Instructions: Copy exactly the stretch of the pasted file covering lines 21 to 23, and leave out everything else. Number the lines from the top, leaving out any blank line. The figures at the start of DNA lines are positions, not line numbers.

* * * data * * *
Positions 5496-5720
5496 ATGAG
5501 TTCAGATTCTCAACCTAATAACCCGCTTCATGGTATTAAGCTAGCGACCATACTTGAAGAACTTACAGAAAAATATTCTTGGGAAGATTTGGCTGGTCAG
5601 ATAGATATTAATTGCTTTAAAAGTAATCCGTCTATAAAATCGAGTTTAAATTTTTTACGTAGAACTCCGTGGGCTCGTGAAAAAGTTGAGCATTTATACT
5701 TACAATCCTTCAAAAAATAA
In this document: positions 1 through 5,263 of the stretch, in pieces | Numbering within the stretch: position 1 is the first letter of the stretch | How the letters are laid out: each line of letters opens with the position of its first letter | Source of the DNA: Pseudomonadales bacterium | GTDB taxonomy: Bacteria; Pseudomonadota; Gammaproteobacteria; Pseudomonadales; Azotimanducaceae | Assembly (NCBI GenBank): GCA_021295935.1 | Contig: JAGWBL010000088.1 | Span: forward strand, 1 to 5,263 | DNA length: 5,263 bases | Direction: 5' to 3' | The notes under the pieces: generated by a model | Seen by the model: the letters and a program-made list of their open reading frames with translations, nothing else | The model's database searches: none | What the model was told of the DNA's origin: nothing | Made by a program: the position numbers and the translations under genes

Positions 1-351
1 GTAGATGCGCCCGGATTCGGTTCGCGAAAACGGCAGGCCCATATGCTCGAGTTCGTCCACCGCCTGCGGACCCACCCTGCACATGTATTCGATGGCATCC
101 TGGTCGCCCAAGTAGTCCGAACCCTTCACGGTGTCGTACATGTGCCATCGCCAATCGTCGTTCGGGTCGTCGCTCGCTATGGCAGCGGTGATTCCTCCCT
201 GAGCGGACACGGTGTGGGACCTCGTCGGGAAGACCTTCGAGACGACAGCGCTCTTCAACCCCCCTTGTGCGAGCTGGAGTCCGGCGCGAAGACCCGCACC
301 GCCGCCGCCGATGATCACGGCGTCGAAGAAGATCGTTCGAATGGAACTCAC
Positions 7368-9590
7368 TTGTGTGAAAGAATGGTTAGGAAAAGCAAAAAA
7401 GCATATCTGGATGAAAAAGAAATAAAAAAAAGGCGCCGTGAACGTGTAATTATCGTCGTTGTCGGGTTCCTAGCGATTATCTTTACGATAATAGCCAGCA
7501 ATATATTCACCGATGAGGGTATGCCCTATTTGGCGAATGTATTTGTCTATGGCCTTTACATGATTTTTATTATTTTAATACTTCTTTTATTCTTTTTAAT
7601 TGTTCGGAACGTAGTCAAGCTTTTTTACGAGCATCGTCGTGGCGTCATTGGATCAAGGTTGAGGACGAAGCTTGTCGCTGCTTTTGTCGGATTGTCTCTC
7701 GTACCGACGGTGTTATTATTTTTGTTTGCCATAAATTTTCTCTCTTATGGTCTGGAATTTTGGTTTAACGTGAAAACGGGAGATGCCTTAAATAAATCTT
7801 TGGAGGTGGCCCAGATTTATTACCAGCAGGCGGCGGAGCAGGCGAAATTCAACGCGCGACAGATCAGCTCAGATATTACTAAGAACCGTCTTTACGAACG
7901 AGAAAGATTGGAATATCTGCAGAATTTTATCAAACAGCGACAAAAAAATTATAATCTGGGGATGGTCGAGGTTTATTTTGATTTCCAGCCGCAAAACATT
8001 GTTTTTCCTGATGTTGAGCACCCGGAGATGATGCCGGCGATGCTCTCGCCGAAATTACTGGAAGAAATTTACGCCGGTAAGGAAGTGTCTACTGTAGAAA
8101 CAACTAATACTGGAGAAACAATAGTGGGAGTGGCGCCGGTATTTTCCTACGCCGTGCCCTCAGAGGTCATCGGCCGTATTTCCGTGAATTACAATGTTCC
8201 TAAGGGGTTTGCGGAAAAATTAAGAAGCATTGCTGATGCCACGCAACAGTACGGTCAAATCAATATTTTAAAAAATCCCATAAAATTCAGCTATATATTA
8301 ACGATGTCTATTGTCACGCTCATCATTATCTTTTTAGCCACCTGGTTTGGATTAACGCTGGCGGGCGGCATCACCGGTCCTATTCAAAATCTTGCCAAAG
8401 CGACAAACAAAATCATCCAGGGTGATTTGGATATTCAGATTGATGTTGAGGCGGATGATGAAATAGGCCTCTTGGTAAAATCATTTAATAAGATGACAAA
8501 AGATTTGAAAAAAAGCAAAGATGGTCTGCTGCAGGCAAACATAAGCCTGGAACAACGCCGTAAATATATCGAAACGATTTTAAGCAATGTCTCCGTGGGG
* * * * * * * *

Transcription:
8101 CAACTAATACTGGAGAAACAATAGTGGGAGTGGCGCCGGTATTTTCCTACGCCGTGCCCTCAGAGGTCATCGGCCGTATTTCCGTGAATTACAATGTTCC
8201 TAAGGGGTTTGCGGAAAAATTAAGAAGCATTGCTGATGCCACGCAACAGTACGGTCAAATCAATATTTTAAAAAATCCCATAAAATTCAGCTATATATTA
8301 ACGATGTCTATTGTCACGCTCATCATTATCTTTTTAGCCACCTGGTTTGGATTAACGCTGGCGGGCGGCATCACCGGTCCTATTCAAAATCTTGCCAAAG